Why Employees Are Always A Bad Idea: A Review

You have to love business authors who look for a new twist on ideas, especially when they encapsulate that twist in a book title. Chuck Blakeman (@ChuckBlakeman) succeeds with a “Big E” for that encapsulate. Want proof? Just check out Blakeman’s in-depth book, Why Employees Are Always A Bad Idea (and Other Business Diseases of the Industrial …

Content
Usefulness
Freshness

Summary


Learn how to create a company culture to attract engaged employees.

91
why employees are always a bad idea

You have to love business authors who look for a new twist on ideas, especially when they encapsulate that twist in a book title. Chuck Blakeman (@ChuckBlakeman) succeeds with a “Big E” for that encapsulate.

Want proof?

Just check out Blakeman’s in-depth book, Why Employees Are Always A Bad Idea (and Other Business Diseases of the Industrial Age).  The title was the reason the book caught my attention via Twitter.  I like books that find ways to ignite our imaginations, and Blakeman certainly makes a solid attempt in envisioning fulfilling work.

Blakeman wrote the book Making Money Is Killing Your Business, and is CEO of the Crankset Group.

What Ails Big Business … and Small

The book’s title is the third of 7 “core business diseases” – archaic practices that are a cumulative result from society’s overemphasis on technology.  Employees are thus “silent” in their workplaces. They bring their productivity but creative thinking skills are limited (BTW, there is a chapter on why managers are a bad idea, too.)

This message may sound like a new-age rant on the surface, but Blakeman’s approach helps the reader think critically about what workplace they want to be in.  It can also inspire small business owners to be mindful on what culture they want to establish, as small companies now have a capacity to operate like a corporation in many ways.

Blakeman advocates how the Factory System in the Industrial Age replaced craft in small spaces, along with a perception of what meaningful work was suppose to be:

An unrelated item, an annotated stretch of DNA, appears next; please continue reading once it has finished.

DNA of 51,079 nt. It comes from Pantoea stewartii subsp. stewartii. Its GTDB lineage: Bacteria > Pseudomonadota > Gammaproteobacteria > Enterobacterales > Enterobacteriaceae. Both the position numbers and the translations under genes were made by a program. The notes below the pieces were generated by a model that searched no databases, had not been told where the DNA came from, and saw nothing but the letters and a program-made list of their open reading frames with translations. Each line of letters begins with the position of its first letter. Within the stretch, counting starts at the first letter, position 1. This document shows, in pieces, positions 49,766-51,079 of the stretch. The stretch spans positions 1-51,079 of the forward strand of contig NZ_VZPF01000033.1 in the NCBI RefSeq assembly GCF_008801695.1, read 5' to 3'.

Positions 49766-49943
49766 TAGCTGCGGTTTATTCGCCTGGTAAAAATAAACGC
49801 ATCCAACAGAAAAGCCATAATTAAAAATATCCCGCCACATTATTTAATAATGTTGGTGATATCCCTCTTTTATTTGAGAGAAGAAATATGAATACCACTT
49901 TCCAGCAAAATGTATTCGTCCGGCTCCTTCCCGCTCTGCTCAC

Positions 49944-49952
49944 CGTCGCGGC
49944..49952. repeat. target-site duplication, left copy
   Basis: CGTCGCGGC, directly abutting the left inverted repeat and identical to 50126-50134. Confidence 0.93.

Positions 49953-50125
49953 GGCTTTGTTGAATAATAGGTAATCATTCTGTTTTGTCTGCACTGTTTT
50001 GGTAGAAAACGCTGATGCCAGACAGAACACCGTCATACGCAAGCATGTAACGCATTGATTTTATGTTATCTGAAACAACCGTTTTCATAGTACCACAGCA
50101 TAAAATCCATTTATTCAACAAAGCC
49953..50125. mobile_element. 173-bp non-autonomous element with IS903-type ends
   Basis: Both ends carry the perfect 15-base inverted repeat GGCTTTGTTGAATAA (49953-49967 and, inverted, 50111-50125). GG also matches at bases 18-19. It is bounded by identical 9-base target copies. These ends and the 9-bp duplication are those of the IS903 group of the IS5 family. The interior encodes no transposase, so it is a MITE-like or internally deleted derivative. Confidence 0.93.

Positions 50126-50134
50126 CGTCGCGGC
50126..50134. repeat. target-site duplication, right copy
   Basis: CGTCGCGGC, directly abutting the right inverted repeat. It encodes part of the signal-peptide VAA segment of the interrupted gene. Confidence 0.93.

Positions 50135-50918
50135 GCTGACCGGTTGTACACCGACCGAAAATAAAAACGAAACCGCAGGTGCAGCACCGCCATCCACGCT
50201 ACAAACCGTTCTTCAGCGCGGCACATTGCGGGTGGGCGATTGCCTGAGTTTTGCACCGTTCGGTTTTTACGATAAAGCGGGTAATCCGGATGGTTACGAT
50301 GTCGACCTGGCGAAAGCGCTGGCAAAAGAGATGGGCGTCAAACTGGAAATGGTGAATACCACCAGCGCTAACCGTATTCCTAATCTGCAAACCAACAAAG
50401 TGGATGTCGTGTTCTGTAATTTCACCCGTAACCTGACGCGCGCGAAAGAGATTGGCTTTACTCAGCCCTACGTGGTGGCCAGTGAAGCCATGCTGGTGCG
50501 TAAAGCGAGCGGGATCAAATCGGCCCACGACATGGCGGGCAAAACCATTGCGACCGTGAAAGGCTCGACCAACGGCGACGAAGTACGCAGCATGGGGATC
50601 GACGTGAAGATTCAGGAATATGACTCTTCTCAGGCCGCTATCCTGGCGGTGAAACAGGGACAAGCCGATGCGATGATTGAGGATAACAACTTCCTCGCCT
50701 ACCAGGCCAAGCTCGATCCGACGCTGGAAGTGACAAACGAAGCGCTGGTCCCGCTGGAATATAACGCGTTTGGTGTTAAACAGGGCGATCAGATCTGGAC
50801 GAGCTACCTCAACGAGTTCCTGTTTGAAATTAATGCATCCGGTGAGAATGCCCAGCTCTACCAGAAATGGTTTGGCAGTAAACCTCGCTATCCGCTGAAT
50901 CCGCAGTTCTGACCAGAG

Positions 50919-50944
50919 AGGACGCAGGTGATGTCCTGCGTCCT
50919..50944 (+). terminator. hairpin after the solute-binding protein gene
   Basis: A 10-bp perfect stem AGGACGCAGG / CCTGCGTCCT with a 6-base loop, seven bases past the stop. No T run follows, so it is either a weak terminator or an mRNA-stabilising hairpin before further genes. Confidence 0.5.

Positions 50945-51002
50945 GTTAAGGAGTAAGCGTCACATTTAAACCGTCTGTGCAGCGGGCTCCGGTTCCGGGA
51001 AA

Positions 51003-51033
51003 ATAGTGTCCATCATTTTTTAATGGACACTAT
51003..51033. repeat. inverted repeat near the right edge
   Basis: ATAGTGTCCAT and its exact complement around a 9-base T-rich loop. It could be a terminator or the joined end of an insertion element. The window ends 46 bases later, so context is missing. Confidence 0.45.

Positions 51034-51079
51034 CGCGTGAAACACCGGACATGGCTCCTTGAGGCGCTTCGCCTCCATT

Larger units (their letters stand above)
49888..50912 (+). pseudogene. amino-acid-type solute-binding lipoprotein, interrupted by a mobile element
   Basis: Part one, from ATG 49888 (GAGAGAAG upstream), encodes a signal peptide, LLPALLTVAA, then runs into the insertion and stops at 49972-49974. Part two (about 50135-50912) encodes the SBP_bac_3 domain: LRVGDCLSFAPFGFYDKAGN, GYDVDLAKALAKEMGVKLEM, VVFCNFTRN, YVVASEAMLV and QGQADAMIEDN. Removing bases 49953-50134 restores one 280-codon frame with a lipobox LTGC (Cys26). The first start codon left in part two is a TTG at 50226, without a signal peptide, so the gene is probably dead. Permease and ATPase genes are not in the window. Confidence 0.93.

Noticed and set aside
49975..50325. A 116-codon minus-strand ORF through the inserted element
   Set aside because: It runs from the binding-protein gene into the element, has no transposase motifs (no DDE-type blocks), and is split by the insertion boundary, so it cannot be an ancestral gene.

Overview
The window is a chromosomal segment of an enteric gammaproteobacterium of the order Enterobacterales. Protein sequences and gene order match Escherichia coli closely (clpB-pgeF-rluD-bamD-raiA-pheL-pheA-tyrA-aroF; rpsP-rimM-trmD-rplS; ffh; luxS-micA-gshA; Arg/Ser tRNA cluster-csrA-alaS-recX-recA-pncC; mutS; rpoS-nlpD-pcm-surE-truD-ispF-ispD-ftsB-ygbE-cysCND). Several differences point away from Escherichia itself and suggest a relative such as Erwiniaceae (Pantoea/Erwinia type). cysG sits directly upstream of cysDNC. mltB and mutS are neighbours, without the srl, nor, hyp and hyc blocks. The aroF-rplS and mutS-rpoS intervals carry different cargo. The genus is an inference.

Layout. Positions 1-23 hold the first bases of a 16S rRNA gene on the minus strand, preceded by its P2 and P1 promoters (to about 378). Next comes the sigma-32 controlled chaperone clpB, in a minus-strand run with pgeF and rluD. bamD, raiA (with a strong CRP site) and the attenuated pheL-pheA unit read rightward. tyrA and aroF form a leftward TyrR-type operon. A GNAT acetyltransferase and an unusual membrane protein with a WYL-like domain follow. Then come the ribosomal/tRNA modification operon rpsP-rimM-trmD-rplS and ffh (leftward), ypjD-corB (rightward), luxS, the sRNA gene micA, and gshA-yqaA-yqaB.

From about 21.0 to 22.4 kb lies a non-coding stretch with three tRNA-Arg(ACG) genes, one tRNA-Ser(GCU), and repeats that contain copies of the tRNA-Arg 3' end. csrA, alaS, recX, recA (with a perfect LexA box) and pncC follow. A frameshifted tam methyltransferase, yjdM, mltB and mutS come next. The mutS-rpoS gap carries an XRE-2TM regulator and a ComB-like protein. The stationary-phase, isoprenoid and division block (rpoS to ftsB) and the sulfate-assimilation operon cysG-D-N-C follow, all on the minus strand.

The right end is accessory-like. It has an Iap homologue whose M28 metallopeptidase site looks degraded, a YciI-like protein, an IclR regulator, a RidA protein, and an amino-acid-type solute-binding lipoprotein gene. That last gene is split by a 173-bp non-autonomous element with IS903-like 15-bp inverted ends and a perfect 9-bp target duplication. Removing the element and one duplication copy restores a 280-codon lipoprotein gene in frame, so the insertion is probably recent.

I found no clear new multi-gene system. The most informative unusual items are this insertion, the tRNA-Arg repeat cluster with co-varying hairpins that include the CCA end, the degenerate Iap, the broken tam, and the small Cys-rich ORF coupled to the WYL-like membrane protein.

“The 120-year dominance of the Factory System (1850-1970) replaced hand manufacturing in homes and workshops with machine-based production. For the first time in history, this required people to regularly leave their homes and go to work at a centralized factory location to perform work …. By the 1880s, industrial production exceeded what the economy could absorb. For the first time in history, this degraded the value of an individual’s work.”

Blakeman juxtaposes historical perspective and an entrepreneurial experience in Africa with many of the themes played out in today’s world. It’s about the quest to build value in how we work.  In the following quote, for example, Blakeman notes the irony of what large corporations have done. Not so much a criticism on big business as much as how we have adjusted our life expectations as a result:

“The biggest impact of the Industrial Age was a Jekyll-and-Hyde experience – raising our standard of living, while methodically stripping us of many of the things that make us human…At our core, we are not made to be extensions of machines, or to find our personal validity in four decades of gutting it out just so we can sit on a beach for a few years before we die.”

All of this contributed to the “diseases” that are symptomatic of the Industrial Age and require reframing business principles as needed. You’ll read about the 21st century Industrialist, for example, which gave rise to the rugged individualist, or the idea of being big (just to be big).

The qualities that worked well may not be a best fit for being engaged with the work expected.

The Rise of the Stakeholders

Blakeman is not saying not to hire employees.  He’s saying that you need to treat employees differently today.

He advocates that we are in a “Participation Age,” a period in which workers must be fully engaged to provide valuable results. The Participation Age contrasts today’s best practices by reframing employees as stakeholders who take initiatives and carry responsibility for their critical thinking, benefiting their peers and organization as a result: